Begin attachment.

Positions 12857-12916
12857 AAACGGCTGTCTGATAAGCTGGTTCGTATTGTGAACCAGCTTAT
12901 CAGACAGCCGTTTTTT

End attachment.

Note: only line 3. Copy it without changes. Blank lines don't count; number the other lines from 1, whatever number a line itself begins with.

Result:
12901 CAGACAGCCGTTTTTT